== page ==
Friday, 21 February 2014

Road Plans for Privatizations

Probably the most discussed issue in bail-out agreements is that state-owned organizations in the countries receiving the Troika money should be privatized. The issue was first presented in Greece, where the country had to present a plan to fully privatize, among others, the state-owned post-office  (ELTA) and the water and sewage (EYDAP) companies. The same has been asked for Cyprus, and in order to avoid a bail-out, Slovenia is planning to privatize many of her companies in 2014.

There have been many arguments against these actions, most of them pondering about the job security of the companies' employees once they have been privatized or whether natural monopolies (such as EYDAP) should be privatized. Yet, even though these questions are obviously of great importance (especially since they both affect the welfare of the citizens), the biggest question comes when the decision for a sell-off has been made: at what price should these companies be sold off so that the state will not lose any money as a result of the distressed sale?

For example, consider the following (very simplistic) scenario: a state-owned company is currently (year 0) earning 200m per annum and is expected to earn the same ad infinitum. If the discounting rate is, say, 2.5% the price for that organization would be 8 billion (200/0.025). Yet, if the earnings are now depressed because of a recession (as is the case in most countries forced to sell-off their state-owned companies) or next year (year 1), due to increased marketing efforts or less competition increase to 230m a year, with the discount rate at 2.75% and are expected to remain at that level for years to come, then the company is worth 8.363 billion, which if brought to year 0 is 8. 16 billion, resulting in a loss of 160 million for the state (obviously depending on the amount of shares it sells).

In order to avoid this situation, the state will have to take specific measures, meaning that it should impose a clause which will entitle it to any profits over and above a threshold which will be considered as hurting state finances. For example, let's assume that the threshold is set at 4%, meaning that a fluctuation in permanent earnings under 8 million in the example of the previous paragraph, will cause no claim of funds from the state and that the state sells off 40% of the firm including management. Yet, if profits in year 1 rise to 220 million, then the discounted value is at 214 million (220/1.0275) and the excess of 6 million should be paid to the state, over and above the required dividends of the 60%.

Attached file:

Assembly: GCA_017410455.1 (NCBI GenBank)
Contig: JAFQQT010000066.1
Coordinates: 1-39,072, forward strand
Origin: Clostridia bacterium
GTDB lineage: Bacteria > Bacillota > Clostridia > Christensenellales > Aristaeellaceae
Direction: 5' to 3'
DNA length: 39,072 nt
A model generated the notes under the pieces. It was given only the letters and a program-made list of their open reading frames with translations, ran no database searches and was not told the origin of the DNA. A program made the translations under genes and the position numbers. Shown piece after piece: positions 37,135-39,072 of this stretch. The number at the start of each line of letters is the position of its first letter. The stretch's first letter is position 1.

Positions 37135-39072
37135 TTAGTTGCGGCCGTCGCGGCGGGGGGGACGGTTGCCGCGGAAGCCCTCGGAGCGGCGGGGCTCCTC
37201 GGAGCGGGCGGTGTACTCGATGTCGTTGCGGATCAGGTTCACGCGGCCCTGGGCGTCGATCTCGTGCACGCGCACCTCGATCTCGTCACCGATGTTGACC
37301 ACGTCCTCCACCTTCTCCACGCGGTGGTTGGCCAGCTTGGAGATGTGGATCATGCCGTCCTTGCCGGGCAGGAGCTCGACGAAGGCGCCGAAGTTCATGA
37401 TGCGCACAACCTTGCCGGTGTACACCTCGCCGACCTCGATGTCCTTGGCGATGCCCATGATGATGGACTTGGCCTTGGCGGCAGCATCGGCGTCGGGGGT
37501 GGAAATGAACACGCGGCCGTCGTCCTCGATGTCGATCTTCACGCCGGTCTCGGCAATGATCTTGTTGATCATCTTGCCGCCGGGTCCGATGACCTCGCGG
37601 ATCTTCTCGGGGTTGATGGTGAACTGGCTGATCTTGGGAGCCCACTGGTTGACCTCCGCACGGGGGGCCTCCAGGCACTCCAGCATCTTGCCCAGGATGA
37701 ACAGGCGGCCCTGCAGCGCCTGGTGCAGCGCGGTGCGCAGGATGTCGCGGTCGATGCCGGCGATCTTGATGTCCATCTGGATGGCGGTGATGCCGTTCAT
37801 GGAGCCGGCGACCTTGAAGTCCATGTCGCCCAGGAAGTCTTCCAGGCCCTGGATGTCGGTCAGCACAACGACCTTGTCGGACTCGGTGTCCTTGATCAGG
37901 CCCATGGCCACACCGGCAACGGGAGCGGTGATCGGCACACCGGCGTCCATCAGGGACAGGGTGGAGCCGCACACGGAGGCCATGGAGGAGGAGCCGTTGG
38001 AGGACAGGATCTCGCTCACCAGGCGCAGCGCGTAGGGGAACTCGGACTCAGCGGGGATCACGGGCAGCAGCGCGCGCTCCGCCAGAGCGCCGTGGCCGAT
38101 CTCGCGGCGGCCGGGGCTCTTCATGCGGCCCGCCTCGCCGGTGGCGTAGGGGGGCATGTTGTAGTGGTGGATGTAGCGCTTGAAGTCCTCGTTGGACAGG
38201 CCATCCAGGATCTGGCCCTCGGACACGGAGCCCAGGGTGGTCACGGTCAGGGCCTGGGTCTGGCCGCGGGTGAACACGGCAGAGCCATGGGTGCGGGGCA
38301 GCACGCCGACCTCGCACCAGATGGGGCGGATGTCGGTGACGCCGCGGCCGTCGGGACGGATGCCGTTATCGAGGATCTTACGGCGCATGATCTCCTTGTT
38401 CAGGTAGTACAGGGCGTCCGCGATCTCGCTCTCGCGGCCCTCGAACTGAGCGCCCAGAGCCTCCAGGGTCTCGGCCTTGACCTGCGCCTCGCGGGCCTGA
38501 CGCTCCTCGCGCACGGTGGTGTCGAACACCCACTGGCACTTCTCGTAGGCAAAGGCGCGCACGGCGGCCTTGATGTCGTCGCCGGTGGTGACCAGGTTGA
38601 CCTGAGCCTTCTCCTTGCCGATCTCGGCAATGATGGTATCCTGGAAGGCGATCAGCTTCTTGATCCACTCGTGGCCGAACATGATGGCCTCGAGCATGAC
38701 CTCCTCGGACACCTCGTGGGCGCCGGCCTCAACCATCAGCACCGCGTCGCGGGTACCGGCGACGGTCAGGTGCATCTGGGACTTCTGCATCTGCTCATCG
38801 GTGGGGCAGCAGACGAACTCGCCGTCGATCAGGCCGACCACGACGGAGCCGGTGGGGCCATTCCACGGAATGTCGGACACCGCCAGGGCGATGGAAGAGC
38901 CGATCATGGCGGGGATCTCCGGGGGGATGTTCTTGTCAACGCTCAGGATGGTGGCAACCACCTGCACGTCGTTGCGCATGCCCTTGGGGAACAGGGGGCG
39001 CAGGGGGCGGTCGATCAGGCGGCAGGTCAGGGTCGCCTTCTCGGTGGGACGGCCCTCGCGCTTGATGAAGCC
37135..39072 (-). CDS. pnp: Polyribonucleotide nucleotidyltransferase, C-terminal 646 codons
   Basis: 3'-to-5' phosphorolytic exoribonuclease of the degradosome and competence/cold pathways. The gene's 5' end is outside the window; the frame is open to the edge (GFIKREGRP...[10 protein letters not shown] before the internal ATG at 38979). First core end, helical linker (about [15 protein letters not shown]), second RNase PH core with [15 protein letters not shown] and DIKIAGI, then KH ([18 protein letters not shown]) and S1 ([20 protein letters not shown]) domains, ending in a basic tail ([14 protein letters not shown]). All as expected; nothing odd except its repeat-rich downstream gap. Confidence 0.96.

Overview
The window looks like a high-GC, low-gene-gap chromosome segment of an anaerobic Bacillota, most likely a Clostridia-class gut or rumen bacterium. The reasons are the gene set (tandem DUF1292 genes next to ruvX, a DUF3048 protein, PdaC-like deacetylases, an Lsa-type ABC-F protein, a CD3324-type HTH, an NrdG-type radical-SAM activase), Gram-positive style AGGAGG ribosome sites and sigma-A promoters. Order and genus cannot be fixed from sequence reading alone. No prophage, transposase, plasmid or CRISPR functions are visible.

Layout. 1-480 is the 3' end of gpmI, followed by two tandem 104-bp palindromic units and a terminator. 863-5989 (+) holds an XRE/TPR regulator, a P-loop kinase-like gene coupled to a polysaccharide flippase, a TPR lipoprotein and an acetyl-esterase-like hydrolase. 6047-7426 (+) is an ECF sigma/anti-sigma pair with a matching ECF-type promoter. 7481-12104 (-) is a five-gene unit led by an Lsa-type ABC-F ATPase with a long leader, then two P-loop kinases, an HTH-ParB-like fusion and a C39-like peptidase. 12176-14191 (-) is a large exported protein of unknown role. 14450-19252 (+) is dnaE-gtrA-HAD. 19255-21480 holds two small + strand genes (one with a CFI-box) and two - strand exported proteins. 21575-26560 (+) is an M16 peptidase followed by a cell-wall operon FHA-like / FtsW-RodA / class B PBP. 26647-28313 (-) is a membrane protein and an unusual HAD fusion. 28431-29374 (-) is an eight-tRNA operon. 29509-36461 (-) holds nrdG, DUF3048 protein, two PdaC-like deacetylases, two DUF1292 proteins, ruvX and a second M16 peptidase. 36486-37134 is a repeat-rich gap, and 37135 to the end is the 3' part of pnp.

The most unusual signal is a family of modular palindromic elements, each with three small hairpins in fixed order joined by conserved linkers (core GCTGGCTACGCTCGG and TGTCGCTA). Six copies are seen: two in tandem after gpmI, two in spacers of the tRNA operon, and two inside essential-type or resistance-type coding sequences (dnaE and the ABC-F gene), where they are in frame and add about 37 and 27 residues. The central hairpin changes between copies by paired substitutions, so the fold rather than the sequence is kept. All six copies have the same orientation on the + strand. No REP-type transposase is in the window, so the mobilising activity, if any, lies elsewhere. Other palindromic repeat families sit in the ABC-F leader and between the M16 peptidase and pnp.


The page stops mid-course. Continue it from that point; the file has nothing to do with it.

What happens if things go bad one might ask. In the case where permanent decreases in earnings are made, then these will be offset by any future proceeds until one exceeds the other by some extent at which both are satisfied with. An additional issue which often arises is who should purchase these companies. My take is that their employees should have the first take in purchasing these shares, either directly through personal accounts or indirectly through provident/pension funds. This is mostly a sign of trust: if an organization's employees do not trust that their company is worth something, then nobody else will. In addition, these companies should be made publicly traded in the country's exchanges, allowing the markets to reflect their own valuation in the stock price, indicating whether the increase in profits has been considered as a permanent or a temporary situation.

Summing up, it is imperative to safeguard the state's interests when it comes to selling off assets. The fact that the timing of the sale occurs in a recession means that the price will be less than what it is really worth and the state will stand to lose a significant amount of money. Under the proposal described above (even though many details still have to be spelled out), the state will be sure that it leaves no money at the table, while at the same time the interests of the buyer are only harmed by little.

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